As I've said, even if shares of the higher quality businesses did not outperform over the long haul going forward (and they may not, of course), the sheer simplicity of the approach compared to alternatives needs to be considered.

So does the reduced likelihood of permanent capital loss and more narrow range of outcomes.

What really matters, of course, is how these businesses and ultimately their shares will perform going forward. Getting that at least mostly right still requires plenty of work.

In other words, just because something has done well in the past guarantees nothing, though it does seem, at least, not a bad place to start.

The companies with leading consumer brands, strong distribution, tend to experience little change. They sell nearly the same products year after year; they maintain their competitive advantages; they also tend to be built to last. Combine this with attractive and durable core economics, and the compounded effects, in the long run, are not small. Innovation is critical for the world but picking the winners is usually not easy. For each winner there are many losers, and avoiding the losses associated with those losers is tough to do consistently. Also, those with exciting prospects tend to have market valuations that assume just about everything will go right.

Well, if things do go wrong -- and the price that's paid should always assume things will -- the end result is permanent capital loss or, at least, an undesirable result in terms of risk and reward.

Picking the winners among the leading companies with durable advantages, high returns on capital, that are otherwise mostly rather boring is, by comparison, a whole lot less challenging.

* Extremely active traders interested in quick gains will surely find this to be of little interest. I mean, the approach may lack excitement but that seems hardly relevant. This is primarily about owning part of an understandable, high quality, business franchise with results coming primarily from increases to per share intrinsic business value over a long horizon, not exceptional trading abilities. Besides, I happen to find businesses like Coca-Cola (KO), Pepsi (PEP), Diageo (DEO), and Philip Morris (PM) very interesting even if their stock price action tends toward the unexciting. These businesses tend to just quietly compound in value. Those with the very best brands, scale, and distribution capabilities tend to have durable advantages that are often not at all small. It is the durability of their advantages that increases the likelihood they'll continue creating real value over a long horizon. Many common stock alternatives, those shares of businesses with more questionable competitive advantages, offer no where near the same kind of visibility. As a result what seems cheap now is anything but cheap. Durability matters. It's not that the share prices of higher quality businesses -- for a variety of reasons both macro and micro in nature -- can't drop dramatically from time to time. You bet they certainly can and do over the near-term or even longer. Yet, if it's a sound business that's increasing per share intrinsic value, the stock price action will eventually move in accordance with that reality over the longer haul.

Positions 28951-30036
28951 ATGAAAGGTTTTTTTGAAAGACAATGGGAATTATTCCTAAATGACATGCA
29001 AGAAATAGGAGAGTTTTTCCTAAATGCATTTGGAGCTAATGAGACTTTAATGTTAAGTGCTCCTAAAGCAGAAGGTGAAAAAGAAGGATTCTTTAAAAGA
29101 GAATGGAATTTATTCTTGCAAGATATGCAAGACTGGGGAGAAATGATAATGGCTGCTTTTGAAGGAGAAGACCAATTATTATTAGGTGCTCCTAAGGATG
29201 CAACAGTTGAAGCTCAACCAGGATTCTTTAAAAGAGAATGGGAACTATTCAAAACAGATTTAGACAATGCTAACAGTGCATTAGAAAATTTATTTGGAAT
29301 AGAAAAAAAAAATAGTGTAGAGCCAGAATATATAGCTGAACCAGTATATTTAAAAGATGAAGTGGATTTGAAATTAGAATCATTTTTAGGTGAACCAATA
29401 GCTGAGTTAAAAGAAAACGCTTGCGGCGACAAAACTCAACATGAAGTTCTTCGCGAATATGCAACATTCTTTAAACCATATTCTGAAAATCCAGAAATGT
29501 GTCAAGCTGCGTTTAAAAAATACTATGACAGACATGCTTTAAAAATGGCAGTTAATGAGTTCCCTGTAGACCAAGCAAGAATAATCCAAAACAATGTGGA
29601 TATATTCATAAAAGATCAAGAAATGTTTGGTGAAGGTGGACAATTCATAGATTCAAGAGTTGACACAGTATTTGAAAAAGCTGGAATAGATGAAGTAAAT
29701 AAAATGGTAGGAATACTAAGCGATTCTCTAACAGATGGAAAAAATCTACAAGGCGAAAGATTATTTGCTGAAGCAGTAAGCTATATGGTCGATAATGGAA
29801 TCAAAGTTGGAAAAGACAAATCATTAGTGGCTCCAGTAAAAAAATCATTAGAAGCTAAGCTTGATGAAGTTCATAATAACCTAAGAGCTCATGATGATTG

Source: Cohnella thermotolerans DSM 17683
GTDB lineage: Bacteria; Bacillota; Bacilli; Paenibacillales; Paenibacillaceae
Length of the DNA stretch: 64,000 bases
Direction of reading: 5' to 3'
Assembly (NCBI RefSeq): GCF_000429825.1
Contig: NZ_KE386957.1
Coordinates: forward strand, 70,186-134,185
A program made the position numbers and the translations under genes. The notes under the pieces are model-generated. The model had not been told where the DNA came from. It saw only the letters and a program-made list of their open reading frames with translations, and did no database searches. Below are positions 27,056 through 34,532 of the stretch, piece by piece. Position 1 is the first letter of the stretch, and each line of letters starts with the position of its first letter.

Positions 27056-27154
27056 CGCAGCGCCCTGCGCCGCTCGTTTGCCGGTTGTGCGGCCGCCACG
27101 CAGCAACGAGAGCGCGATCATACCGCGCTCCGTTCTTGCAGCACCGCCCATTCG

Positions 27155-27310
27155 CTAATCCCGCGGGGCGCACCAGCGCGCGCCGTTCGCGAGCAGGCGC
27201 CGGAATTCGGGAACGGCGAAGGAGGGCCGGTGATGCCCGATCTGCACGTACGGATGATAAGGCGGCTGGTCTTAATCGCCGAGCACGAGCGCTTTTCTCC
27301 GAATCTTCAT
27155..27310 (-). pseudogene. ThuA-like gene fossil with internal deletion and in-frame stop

** No one should buy what they don't understand. No one should buy what they don't know how to value. If you bought these stocks at late 1990s valuations, returns relative to the S&P would still be impressive. Yet adequate risk-adjusted absolute results cannot usually be achieved if you pay the kind of earnings multiples that prevailed for some consumer stocks back then. In other words, it wasn't just the tech stocks that were overvalued.